Long ago, elite athletes determined that by augmenting their normal training regimen with activities pulled from other sports, they could improve performance in their own. Focusing on a limited set of movements and skills left them vulnerable to injury when something unexpected came along. By spending a portion of their workouts engaged in other sports, an athlete improves their overall strength and conditioning, providing a firmer foundation upon which to perform.
This is called cross-training. While it’s become standard practice in sports, it’s not quite as common in the business world. Too often, employees are pigeon-holed into silos of responsibility. In addition to leaving the team vulnerable to events like absences, revised deadlines, or surges in customer traffic, it leaves individual workers at a disadvantage. That’s because, like an athlete, we can improve performance in our core duties by engaging in a bit of cross-training. Cross-training flexes the mind just like it does any other muscle.
Cross-training provides variety. When we do the same things repeatedly, the brain starts to develop neural pathways that make it easier for us to get the job done. Actions become automatic and we do thing without even thinking about them. This muscle-memory can be useful. I don’t have to think about putting my seatbelt on each time I get in the car – it just happens. But when work becomes routine, our minds begin to wander. We disengage. We get bored.
When we tackle a different kind of work, we’re exposed to a different set of circumstances. We have new variables to consider and new decisions to make. Our brains start firing in new ways and we are forced to think, and act, in ways we otherwise wouldn’t have. Work becomes challenging and interesting. Cross-training keeps us from becoming bored.
Cross-training provides insight. Encased in the bubble of sameness presented by our siloed work environments, it’s hard to see the bigger picture. Our actions have ripple effects that we can’t see because our focus is so narrow. There are others working hard to solve problems we could help solve if we’d only look outside the bubble.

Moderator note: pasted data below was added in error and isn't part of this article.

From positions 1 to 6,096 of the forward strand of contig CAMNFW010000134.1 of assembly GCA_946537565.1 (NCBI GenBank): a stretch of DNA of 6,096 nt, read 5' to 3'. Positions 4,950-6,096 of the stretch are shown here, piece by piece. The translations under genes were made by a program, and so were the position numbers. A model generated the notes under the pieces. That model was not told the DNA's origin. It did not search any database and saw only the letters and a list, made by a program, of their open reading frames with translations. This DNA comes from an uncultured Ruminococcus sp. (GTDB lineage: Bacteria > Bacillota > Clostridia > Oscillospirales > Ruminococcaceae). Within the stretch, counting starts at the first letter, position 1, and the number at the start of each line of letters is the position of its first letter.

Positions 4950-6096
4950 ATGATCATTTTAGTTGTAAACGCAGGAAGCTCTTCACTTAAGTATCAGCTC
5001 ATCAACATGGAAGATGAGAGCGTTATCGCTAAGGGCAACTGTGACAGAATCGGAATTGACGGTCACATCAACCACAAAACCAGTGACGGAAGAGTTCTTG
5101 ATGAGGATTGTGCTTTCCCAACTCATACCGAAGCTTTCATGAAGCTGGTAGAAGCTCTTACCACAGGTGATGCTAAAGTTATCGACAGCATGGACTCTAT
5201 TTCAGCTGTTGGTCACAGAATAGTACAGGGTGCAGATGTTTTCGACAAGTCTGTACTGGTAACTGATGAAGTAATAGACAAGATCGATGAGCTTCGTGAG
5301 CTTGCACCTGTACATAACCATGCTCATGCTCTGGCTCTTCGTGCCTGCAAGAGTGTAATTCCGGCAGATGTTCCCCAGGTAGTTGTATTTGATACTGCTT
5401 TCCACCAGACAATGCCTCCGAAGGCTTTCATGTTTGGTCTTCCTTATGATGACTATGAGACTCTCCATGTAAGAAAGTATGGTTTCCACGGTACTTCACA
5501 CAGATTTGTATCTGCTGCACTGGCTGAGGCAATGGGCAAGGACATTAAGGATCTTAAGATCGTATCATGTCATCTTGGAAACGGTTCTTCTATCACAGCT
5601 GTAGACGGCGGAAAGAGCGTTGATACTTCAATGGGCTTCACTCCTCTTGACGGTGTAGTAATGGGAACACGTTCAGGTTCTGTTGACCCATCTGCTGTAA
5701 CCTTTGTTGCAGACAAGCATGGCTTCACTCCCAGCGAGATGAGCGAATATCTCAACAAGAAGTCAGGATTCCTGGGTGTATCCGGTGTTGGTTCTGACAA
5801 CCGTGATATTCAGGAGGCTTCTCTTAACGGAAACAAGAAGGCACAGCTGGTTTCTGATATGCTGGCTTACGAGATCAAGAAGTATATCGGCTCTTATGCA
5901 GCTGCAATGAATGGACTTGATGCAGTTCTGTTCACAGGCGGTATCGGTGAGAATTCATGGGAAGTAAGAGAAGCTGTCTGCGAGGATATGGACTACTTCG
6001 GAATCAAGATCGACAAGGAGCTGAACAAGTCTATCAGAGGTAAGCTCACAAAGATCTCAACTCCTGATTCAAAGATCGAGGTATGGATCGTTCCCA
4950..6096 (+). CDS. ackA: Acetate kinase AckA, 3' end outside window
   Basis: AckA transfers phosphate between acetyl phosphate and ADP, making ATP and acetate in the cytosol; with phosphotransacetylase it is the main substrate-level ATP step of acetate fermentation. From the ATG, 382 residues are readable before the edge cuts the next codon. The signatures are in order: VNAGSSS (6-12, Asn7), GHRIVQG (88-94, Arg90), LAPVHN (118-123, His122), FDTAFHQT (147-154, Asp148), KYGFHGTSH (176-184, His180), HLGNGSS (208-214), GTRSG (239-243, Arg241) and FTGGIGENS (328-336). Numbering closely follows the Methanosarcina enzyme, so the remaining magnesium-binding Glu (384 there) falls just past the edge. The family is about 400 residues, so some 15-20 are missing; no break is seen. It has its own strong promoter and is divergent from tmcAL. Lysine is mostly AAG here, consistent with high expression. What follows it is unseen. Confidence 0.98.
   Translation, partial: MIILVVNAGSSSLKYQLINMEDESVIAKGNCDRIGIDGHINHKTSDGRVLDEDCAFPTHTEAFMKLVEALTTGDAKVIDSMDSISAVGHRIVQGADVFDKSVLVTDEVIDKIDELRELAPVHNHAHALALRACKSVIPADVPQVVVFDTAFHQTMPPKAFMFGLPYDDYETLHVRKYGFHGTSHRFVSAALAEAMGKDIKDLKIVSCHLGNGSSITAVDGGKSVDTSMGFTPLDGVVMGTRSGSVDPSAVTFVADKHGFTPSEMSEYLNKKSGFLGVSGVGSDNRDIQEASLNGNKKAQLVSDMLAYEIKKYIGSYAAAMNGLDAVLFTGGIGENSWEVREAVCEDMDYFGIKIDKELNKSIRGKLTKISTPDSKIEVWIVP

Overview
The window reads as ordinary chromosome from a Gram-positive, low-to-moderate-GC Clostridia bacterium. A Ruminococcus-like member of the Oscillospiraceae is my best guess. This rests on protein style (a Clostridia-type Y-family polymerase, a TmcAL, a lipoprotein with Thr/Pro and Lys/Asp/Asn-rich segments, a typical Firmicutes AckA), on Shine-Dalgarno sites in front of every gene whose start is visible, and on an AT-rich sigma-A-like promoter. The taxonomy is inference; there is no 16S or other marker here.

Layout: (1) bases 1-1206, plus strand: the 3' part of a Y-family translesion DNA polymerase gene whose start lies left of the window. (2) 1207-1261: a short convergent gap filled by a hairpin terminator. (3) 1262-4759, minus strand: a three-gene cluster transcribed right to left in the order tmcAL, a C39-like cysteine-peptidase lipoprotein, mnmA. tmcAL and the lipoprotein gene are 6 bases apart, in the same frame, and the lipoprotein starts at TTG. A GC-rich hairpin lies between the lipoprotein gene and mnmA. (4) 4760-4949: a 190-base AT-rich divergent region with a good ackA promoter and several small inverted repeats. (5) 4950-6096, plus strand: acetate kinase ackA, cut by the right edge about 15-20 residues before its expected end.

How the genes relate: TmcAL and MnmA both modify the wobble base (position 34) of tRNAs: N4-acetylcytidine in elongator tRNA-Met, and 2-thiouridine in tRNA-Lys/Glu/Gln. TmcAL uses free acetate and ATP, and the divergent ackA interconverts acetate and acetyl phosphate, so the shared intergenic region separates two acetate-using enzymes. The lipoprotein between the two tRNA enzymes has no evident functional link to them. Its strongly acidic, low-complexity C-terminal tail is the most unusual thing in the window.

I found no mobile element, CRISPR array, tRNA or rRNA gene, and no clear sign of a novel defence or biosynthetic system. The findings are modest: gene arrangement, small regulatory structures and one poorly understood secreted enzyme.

When we engage in work typically done by others, we start to connect the dots between our job and theirs. We begin to see relationships that expand our understanding of the organization’s mission. We learn to appreciate the struggles others face and the value they provide. We begin to understand the meaning of the word “team.” Cross-training keeps us from becoming isolated.
Cross-training provides perspective. When we do the same job day after day, we develop systems that become habits. Like a trail in the woods, a rut starts to form. Before long, the ruts become so deep that we adopt the edges as the boundaries of our ability. We can’t see any other way to get the job done because we’ve gotten comfortable living in the rut.
When we take on a new task, it’s like blazing a new trail. We see things differently because we must. There’s no established rut to follow. We’re free to ask questions and explore new ways of thinking. As we learn the what, why, and how of a new task, we start to question the boundaries of our own responsibilities. We start to see the ruts we’ve created from the outside. This new view helps us identify new and better ways of performing our own job. Cross-training keeps us from becoming short-sighted.
Cross-training has numerous benefits for the team. The flexibility of having multiple people capable of performing any given task is obvious. However, the greatest benefit may to the individual who steps up to try something new.
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